Nielsen USA Debuts Ratings Data for Commercials

04 June 2007

NEW YORK: Friday saw the unveiling by Nielsen Media Research of its long-awaited commercials ratings service - a development that finally brings America's TV ratings system into line with much of the rest of the developed world.

It reveals significant changes in US viewing behaviour and patterns. For example, primetime data for week starting April 30 highlights the impact of DVRs - now installed in 17% of US homes.

In DVR homes that week, 58% of network TV was watched live, while an eyebrow-raising 42% was viewed in playback mode.

Nielsen svp planning policy and analysis Pat McDonough observes: "About half" of viewers watching in playback mode "are skipping through the [advertising] spots".

Of equal - perhaps greater - significance is the fact that many programs notched higher ratings under the new system than previously. NBC's The Office, for example, averaged a 3.1 program rating, but achieved a 3.7 commercial rating that included three days of DVR playback.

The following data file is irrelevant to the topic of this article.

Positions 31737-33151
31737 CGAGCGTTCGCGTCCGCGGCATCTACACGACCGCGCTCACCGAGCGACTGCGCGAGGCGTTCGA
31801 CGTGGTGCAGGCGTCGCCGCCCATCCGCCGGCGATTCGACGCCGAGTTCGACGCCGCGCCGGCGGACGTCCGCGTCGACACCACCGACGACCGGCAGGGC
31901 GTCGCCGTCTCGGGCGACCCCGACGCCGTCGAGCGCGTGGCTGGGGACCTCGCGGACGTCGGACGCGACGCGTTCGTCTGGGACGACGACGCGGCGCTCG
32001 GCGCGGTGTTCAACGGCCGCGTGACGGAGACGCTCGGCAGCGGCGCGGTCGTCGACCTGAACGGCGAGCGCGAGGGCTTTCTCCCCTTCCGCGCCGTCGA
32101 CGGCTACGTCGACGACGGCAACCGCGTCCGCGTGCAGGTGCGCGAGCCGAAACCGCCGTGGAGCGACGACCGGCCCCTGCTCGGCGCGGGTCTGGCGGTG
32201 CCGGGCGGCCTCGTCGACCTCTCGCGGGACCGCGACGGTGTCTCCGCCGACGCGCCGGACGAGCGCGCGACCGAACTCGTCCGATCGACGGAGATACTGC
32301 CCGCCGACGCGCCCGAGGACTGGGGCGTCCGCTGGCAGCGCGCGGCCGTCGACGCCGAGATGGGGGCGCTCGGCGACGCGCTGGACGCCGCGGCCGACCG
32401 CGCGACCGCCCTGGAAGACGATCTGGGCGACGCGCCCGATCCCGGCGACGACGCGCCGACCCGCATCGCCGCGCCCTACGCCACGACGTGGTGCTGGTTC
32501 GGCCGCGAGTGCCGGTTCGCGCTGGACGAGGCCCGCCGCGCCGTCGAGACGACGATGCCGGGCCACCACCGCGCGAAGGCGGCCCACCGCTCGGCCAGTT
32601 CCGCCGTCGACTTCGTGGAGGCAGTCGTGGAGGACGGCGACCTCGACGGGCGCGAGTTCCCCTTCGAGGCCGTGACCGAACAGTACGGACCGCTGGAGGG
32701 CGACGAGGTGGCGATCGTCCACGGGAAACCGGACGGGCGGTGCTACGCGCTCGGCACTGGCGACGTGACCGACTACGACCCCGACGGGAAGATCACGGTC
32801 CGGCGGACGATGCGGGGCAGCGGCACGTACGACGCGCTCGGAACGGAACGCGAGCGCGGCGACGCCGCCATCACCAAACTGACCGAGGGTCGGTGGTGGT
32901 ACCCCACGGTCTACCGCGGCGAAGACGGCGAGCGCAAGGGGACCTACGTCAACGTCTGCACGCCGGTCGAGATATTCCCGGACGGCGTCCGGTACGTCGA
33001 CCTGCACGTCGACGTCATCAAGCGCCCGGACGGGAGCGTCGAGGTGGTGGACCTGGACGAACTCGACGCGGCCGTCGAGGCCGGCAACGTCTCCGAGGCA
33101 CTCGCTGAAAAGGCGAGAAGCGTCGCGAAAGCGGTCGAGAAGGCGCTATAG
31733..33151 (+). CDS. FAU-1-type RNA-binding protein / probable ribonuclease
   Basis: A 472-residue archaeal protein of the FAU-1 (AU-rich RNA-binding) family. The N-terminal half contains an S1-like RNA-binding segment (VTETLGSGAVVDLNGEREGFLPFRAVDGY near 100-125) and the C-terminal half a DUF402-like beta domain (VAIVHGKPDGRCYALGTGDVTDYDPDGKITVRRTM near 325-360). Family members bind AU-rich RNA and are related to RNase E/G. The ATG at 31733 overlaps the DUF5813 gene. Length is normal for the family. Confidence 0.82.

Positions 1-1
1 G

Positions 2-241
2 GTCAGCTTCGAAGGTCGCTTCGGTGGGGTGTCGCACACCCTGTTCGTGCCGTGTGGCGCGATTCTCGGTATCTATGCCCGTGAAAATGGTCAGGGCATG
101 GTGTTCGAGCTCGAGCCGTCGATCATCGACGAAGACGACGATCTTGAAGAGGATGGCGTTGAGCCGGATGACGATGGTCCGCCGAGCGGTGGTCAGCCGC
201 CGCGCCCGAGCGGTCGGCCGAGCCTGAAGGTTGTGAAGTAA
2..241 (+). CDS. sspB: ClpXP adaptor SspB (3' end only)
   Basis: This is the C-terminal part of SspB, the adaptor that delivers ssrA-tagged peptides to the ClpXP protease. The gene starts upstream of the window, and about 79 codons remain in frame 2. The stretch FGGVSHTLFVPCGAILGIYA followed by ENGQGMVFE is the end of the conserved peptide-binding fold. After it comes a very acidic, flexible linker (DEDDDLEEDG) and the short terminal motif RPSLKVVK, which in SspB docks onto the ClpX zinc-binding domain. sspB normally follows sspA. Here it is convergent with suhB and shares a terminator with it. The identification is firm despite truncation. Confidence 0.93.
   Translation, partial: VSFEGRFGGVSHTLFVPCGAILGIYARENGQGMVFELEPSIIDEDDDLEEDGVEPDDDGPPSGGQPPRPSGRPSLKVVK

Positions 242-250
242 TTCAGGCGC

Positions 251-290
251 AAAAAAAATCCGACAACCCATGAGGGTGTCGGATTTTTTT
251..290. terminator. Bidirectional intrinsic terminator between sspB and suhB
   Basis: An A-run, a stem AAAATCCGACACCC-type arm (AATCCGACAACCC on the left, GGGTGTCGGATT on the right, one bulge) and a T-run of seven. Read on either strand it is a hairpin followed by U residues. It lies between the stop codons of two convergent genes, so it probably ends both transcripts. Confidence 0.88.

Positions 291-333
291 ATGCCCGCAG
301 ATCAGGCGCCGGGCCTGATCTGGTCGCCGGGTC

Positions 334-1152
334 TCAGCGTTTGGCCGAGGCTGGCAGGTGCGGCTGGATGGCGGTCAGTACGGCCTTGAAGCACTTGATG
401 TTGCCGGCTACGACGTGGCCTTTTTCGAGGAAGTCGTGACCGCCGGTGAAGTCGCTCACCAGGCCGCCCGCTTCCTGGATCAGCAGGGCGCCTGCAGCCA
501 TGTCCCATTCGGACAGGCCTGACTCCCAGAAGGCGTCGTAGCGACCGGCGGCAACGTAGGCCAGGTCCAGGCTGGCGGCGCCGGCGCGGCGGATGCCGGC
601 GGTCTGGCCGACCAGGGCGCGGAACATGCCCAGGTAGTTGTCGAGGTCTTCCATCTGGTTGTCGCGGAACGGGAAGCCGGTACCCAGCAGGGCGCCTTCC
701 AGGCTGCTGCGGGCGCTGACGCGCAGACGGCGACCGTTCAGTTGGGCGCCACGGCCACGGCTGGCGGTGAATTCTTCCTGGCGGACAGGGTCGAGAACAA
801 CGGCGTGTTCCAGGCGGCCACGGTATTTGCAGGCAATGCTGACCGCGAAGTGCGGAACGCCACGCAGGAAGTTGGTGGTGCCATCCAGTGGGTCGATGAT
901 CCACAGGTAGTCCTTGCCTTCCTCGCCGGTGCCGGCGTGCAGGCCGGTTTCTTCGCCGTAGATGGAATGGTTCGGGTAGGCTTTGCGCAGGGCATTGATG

This metric, dubbed "Live plus three", is likely to be used for negotiating many upfront deals this year, according to vendors and buyers of advertising time.

But McDonough insists the data won't confer an edge either on buyers or sellers during the upfront parley. Instead, she argues there will be "more information to make better decisions [and both sides] will be coming at it from an improved data set."

The new system's currency is deemed a 'Commercial minute' - a sixty second span with "one or more seconds of commercial content," according to Nielsen evp client services Sara Erichson. Such content excludes network program promotions or public service announcements.

Meantime . . .

  • Q1 Revenues Up 5% at Nielsen Parent
    Revenues for the first quarter of 2007 at The Nielsen Company rose 5% over the same period last year, helped by a strong performance (+ 7%) from its Media Research Division.

    While consumer research income increased 5%, business media declined 5%: due, says Nielsen, to changes in the timing of some major conferences and trade shows. It also acknowledges 'softness' in business-to-business advertising sales.

    Operating income was $56 million (€41.67m; £28.28m), down year-on-year compared with pro forma operating income of $62m. The firm attributes this to the negative impact of $19m in restructuring costs and a further $8 million incurred in recruiting and acquisition related compensation.

    Data sourced from and; additional content by WARC staff